Lock Up torque converters are nothing new in cars. They’ve been around for decades and have been instrumental in gas mileage gains, emissions improvements, and engine durability gains. The way they work is pretty simple, in that a small clutch located inside the torque converter is engaged under certain circumstances so that the engine and transmission input shaft are both turning at the same rpm, like a manual transmission does. This is all great, but what the hell does that have to do with a Pro Mod car? Well…..in recent years lock up converters have found a home in high power drag racing as torque converter technology has gone through the roof. A torque converter has some advantages over a tradition clutch, in that they do have a torque multiplication effect, and when properly configured they can be incredibly efficient at the top end with less drive loss than was possible years ago. But no matter how good, a certain amount of converter slippage is always present at the top end, unless you have a lockup.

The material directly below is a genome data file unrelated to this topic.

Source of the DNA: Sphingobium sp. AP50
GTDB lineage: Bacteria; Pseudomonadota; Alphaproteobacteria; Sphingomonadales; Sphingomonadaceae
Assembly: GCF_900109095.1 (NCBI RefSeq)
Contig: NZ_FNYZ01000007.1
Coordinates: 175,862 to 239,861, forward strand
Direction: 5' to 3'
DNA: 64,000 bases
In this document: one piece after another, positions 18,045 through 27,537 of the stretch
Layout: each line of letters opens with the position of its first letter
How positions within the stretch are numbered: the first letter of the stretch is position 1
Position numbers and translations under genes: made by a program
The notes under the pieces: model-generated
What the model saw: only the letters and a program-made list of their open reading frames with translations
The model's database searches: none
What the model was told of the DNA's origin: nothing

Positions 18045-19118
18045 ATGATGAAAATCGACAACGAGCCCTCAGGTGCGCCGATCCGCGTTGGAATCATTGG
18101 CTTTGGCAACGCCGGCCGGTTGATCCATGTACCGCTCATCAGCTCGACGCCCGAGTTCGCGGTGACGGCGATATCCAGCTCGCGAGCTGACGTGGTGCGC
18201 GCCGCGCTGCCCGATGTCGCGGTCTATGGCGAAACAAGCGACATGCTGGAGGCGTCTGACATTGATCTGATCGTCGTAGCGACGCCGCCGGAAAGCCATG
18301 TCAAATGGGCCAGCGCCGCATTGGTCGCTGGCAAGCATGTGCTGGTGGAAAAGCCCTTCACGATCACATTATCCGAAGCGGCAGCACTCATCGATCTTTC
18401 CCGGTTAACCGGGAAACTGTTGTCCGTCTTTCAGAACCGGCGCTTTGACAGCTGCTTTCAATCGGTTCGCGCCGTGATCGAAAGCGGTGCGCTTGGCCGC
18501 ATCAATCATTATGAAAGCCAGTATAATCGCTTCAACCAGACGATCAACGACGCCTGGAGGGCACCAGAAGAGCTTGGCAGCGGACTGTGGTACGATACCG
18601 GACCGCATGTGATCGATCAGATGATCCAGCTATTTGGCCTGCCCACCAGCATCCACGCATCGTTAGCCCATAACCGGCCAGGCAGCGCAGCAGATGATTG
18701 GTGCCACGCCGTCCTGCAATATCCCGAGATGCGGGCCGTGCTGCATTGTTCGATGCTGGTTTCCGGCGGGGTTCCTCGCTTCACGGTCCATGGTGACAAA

But how do you lockup a converter, that is attached to an engine that makes thousands of horsepower? Well these aren’t your standard 700r4 lockup clutches. These are bad ass pieces made to live under this level of power. And they are adjustable, along with most every aspect of the converter, so that you can go from 6-7% of slip, which is considered good on a non-lock up converter.
In this video, Stevie Fast Jackson will show just how they work, how to work on them, and what goes inside of the converter from his team’s world record setting Nitrous Pro Mod.